Hardened Vents and Filtration (for Boiling Water Reactors with Mark I and Mark II containment designs) (ARCHIVED)

Note: This is an archived web page. For the most up-to-date information, see the new Post-Fukushima Safety Enhancements page.

Hardened Vents and Filtration The Fukushima accident disabled the plants' ability to cool their reactor cores, causing heat and pressure to build within the concrete containment buildings that surround the reactors. This buildup eventually damaged the buildings and made it easier for radioactive material to reach the environment. The NRC issued an Order on March 12, 2012, requiring all U.S. nuclear power plants with the Fukushima-style containment design to install a reliable, hardened vent that can remove heat and pressure before potential damage to a reactor core occurs. This not only helps preserve the integrity of the containment building, but can also help delay reactor core damage or melting.  After issuing the order, additional NRC evaluations examined the benefits of venting after reactor core damage occurs.  In June 2013, the NRC modified the Order to ensure those vents will remain functional in the conditions following reactor core damage.  The NRC considered revising its regulations through the rulemaking process to include strategies for filtering or otherwise confining radioactive material that gets released as a reactor core is damaged. In August 2015, the Commission directed the staff not to proceed further with the rulemaking.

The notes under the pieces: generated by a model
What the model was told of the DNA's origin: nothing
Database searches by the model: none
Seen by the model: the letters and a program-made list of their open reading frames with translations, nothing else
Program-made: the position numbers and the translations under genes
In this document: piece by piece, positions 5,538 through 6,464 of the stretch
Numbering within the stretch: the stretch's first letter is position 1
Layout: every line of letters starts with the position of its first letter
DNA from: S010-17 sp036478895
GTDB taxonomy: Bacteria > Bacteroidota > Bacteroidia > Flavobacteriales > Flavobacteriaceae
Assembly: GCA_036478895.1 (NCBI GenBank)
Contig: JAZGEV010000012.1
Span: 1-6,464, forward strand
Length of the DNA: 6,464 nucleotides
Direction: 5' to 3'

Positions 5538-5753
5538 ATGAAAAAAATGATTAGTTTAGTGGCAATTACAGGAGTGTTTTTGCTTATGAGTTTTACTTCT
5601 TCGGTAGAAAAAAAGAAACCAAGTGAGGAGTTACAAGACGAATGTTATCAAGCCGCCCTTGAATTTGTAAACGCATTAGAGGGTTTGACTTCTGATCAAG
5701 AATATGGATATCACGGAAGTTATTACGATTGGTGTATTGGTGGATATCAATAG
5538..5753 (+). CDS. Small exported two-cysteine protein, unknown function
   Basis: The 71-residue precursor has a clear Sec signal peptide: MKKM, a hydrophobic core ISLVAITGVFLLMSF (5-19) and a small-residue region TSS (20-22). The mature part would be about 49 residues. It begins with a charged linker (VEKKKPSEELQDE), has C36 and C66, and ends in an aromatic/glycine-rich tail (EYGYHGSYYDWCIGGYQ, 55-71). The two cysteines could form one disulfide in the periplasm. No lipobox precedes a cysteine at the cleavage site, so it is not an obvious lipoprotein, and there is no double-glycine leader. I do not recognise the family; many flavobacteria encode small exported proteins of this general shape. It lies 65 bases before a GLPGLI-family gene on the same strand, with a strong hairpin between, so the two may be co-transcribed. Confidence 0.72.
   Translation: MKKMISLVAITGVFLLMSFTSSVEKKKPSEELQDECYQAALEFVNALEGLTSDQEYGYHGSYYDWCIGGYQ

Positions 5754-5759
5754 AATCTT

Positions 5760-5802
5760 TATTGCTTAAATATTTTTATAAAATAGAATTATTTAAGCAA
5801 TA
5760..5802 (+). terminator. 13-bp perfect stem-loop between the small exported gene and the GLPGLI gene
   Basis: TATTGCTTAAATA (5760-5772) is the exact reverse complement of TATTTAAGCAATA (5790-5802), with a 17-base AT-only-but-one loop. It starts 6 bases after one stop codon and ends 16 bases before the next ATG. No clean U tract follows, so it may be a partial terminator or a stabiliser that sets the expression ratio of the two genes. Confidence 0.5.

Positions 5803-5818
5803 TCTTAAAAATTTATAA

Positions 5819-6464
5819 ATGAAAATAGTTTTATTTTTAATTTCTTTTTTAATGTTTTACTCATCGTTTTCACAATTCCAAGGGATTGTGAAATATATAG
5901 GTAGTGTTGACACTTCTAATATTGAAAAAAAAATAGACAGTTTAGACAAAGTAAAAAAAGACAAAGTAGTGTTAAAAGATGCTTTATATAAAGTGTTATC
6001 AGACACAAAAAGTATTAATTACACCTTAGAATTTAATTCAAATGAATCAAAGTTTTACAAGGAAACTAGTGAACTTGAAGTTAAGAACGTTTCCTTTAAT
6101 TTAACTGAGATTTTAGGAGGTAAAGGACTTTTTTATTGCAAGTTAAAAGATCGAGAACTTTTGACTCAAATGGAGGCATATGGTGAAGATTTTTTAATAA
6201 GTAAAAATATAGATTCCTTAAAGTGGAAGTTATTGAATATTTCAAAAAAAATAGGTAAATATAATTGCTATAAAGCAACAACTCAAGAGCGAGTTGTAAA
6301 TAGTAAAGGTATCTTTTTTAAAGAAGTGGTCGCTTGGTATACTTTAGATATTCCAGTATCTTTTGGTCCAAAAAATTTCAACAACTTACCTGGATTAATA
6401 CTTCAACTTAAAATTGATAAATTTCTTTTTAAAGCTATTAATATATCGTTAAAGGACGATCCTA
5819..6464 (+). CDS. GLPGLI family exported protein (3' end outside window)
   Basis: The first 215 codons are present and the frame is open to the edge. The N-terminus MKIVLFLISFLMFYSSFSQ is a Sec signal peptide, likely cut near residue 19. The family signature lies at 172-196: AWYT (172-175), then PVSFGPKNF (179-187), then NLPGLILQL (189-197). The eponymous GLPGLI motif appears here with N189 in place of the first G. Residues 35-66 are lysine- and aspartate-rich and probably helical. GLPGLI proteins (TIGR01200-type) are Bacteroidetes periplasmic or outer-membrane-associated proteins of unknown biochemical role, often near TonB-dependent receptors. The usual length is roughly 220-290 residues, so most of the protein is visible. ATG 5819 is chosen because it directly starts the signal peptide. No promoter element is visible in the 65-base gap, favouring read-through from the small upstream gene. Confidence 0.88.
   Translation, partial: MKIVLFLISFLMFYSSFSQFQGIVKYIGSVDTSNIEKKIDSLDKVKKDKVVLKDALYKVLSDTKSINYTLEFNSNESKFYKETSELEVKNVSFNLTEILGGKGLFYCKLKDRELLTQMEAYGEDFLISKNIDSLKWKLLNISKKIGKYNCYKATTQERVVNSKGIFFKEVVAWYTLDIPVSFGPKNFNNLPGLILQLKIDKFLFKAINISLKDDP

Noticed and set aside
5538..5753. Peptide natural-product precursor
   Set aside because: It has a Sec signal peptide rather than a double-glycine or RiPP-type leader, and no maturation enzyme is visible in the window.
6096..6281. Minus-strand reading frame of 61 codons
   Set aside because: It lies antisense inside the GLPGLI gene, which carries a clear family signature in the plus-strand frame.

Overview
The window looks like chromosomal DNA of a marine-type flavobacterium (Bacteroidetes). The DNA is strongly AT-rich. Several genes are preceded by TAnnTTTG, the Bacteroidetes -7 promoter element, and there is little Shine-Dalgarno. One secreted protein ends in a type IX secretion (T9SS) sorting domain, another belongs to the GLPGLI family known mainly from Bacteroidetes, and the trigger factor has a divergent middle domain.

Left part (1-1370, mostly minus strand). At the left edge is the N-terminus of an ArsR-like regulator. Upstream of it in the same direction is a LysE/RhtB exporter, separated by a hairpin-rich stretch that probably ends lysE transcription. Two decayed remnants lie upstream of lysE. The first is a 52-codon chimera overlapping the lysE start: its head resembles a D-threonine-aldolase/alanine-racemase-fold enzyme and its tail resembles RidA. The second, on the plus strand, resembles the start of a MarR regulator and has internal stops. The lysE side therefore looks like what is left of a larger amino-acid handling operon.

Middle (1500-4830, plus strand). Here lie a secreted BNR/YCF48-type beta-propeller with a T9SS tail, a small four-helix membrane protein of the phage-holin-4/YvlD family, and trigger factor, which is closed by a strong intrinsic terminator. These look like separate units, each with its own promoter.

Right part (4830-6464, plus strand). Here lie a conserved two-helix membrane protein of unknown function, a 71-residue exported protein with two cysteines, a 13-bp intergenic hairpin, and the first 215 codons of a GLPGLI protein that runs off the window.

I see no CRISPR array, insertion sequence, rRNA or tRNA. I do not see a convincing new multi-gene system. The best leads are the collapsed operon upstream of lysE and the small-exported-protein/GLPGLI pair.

Process Overview

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Page Last Reviewed/Updated Tuesday, September 01, 2020